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Margaret Glaspy: Emotions and Math *

Track List

>Emotions and Math
>Situation
>You and I
>Somebody to Anybody
>No Matter Who
>Memory Street
>Pins and Needles
>Anthony
>Parental Guidance
>You Don't Want Me
>Love Like This
>Black Is Blue

Album Reviews:

Paste (magazine) - "EMOTIONS AND MATH pretty much has it all -- deftly written songs, effortless musical chops and a fierce attitude that is at once brazen and somehow also understated."

Album Notes

Personnel: Margaret Glaspy (vocals, guitar); Tyler Chester (keyboards); Tim Kuhl (drums, percussion).

Recording information: Sear Sound, New York City.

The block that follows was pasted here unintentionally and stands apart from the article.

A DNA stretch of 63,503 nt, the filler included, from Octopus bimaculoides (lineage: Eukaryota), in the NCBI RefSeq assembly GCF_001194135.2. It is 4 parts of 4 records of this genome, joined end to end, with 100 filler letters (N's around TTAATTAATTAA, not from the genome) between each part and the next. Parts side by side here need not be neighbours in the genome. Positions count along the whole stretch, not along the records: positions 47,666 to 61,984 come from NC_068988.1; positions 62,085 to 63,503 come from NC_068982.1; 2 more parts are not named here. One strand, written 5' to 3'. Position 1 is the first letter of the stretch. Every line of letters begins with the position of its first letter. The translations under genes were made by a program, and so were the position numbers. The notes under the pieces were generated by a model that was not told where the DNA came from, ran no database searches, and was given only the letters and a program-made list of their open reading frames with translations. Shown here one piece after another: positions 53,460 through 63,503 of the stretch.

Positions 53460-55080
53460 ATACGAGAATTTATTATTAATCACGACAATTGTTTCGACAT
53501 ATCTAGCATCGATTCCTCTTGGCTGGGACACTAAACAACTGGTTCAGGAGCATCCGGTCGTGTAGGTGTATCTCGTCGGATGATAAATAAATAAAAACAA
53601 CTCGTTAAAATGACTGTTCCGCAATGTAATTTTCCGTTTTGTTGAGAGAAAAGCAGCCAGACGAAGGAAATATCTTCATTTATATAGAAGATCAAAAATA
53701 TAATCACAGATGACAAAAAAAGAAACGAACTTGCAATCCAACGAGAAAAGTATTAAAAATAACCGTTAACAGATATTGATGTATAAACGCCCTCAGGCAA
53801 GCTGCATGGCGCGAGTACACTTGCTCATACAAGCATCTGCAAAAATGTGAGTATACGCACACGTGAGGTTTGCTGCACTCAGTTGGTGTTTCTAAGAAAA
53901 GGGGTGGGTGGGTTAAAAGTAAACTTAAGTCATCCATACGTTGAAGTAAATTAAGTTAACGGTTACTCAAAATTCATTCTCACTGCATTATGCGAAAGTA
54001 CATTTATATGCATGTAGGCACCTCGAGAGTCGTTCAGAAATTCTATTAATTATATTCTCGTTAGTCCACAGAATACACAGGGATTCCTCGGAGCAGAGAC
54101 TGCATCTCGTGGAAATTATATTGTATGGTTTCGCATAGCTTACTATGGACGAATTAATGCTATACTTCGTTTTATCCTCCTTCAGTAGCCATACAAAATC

After kicking around the East Coast for several years and issuing a pair of warmly received EPs, California native Margaret Glaspy landed a deal from Universal-affiliated ATO Records to release her debut LP, Emotions and Math. With an introspective, lyrical style that feels rooted in the traditions of the early-'70s singer/songwriter era but with an edgy, decidedly modern delivery, she presents an interesting hybrid. From her home base in New York, Glaspy quietly honed her material, gigging around the city and demoing a complete early version of her album from her Brooklyn apartment. When the ATO deal was secured, she headed to New York's Sear Sound to re-record the entire album with bassist Chris Morrissey, drummer Tim Kuhl, and keyboardist Tyler Chester. Mixed -- quite boldly -- by Shawn Everett (Alabama Shakes, Lucius), Emotions and Math has a strange intensity to it that often belies the thoughtful, reserved image its creator effuses. Armed with an overdriven Telecaster and an idiosyncratic, half-mumbled vocal delivery, Glaspy dances nimbly between warm, bookish confessionalism and nervy stabs of feral energy in the form of bluesy guitar licks and hoarse, Fiona Apple-like growls and incantations. With the muscular rhythm section and her clever guitar work carrying much of the weight, she's essentially leading a power trio through a set of intimate, sometimes neurotic, inward-looking tunes that are far more confident than their lyrics sometimes suggest. A nice balance of salty and sweet is struck throughout the album with the punchy, melodic swagger of the title cut and second single "You and I" providing some of the saltier moments, and ballads like "Anthony" and "Black Is Blue" offering the sweeter. Glaspy defies easy categorization and this solid, cleverly written debut is a testament to her sense of craft. ~ Timothy Monger



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